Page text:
This is the time to get your decoys spruced up if you haven't done so yet. Even though I have been out in the field with bow in hand chasing elk recently, I have been reminded that waterfowl season is less than a month away. Already I have heard and seen the first flights of White Fronted and Canada Geese heading for milder climates to the south. Sometimes I think I grabbed the wrong weapon before heading out the door. None the less I am giving the elk and myself a rest for a few days.
While I try not to go crazy worrying about missing a day of elk season I will look over all my decoys to check lines, weights and if they need a splash of paint. There are several retailers from which you can buy decoy paints and even kits per waterfowl species. Years ago I made a dozen wooden Canvasback decoys. I ordered glass eyes and paint from Cabela's and have really enjoyed being able to hunt over them. I use weighted keels secured to the bottom of the decoy to get them to float properly and not list to one side or the other. This was primarily due to the fact that they were hollow bodies. So if there wasn't the same amount of wood on either side than they had a tendency to lean to the heavier side. The lead keels solved this problem. The keels go way back to the days when all their were were wooden decoys. It was also important for the decoy to have the correct waterline, so to speak. Generally diving ducks sit lower in the water as compared to their dabbler relatives. Plastics had not been developed yet. If anyone is interested in making your own, send me an email and I'll be happy to get you started. There are few things in the waterfowl world as satisfying as watching your own handmade decoys bobbing in the waves, drawing in late season Divers. What a thrill!
Back to the tune up now. I set out all the decoys either on the lawn or in my living room depending on weather and how long I am going to spend doing this. If you haven't washed them off from last season then now is the time, best set'em outside for this. I use a soft plastic bristled brush to help remove marsh mud and muck without harming the paint. Then I let them dry and separate them into 3 groups:
2. Light tough up
3. Major touch up
Also check the decoy lines for any fraying, poor knots, to many knots or lack of anchors. This is also the time to make changes to the lenght of lines and the weights. If hunting large open bodies of water longer lines and heavier weights are needed. Where as just the opposite is true for shallow marshes and flooded fields. I have been using large snap swivels on my decoy lines so I can make this switch depending on where the ducks are. I also have dedicated decoys for hunting the Klamath River as those are predominately diving ducks. Requiring long lines 15 to 20 feet and heavy weights. When hunting the flooded fields I have puddle duck decoys with short lines about 3 to 4 foot long and light weights.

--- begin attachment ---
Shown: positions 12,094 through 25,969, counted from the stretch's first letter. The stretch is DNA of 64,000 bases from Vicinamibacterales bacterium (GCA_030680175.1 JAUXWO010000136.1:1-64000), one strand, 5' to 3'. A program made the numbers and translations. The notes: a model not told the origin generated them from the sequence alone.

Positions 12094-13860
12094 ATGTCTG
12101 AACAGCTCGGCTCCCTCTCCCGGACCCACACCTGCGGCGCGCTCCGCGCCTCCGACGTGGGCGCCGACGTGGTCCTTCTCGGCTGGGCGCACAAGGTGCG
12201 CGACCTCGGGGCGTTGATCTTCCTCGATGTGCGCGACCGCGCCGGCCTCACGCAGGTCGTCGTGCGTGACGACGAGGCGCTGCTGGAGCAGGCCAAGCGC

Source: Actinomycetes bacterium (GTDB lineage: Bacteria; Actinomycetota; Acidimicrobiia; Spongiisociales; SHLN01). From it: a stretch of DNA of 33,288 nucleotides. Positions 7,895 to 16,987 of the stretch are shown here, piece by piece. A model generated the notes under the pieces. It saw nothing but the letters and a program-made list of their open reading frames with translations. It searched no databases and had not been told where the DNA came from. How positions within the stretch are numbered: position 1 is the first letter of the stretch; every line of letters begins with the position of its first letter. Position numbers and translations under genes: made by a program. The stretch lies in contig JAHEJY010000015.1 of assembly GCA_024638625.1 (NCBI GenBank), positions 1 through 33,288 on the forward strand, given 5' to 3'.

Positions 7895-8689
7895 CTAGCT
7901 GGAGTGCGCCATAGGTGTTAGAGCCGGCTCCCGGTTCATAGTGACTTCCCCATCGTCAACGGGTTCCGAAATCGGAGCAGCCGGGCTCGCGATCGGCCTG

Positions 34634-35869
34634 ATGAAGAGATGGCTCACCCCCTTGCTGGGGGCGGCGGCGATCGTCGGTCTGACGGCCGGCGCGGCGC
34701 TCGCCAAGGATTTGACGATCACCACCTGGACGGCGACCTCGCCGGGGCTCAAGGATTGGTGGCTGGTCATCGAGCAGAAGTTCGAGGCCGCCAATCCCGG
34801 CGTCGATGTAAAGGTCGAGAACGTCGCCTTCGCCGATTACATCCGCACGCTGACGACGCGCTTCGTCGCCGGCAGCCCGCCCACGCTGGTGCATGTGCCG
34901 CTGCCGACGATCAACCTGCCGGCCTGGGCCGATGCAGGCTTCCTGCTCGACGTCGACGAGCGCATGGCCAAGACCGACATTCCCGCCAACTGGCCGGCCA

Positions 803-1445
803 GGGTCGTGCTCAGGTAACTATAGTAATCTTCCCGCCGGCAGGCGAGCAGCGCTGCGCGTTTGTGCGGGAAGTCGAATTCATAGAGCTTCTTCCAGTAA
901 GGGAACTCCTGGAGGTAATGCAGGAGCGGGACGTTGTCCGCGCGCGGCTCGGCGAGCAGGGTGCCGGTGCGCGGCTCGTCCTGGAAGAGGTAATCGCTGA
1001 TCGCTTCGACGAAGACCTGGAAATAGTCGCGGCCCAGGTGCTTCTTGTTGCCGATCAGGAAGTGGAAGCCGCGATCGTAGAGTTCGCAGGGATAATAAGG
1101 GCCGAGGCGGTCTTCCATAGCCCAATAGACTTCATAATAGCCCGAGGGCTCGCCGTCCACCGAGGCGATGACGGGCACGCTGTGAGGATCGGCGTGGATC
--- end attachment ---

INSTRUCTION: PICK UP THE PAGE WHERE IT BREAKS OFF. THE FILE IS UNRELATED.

All the above is also true for goose decoys. If you use shells it's important not to stack to many together and also to make sure they are sitting either upright or on their backs. This way the plastic will not become ill shaped from being stored improperly. I have seen it more than once and it's an expensive lesson to learn. With the goose decoys there are lots of new options to choose from. Such as to flock or not to flock? I have used both and as much as I like the realistic head flocking it is not easy to maintain. It does get bumped and brushed off eventually. I start with them flocked and realize that by the end of the season they will need some touching up. No big deal and it's just part of my fall prep anymore. Again you can get head flocking materials from Cabela's and most major waterfowl catalog companies.
When you finish getting your decoys all dialed in then it's time to go through your gear bag and make sure your waders don't leak and sew up any holes in your hunting vest. Buy new reeds for your calls if needed or maybe splurge and get that call that you've been dreaming of since last season. Just give all your gear a good once over. I bet you'll be checking the calendar again for how long til the opener and reminiscing about past hunts. Enjoy the entire experience. After all hunting season is short.
Women's Hunting Journal Integrity For The Hunt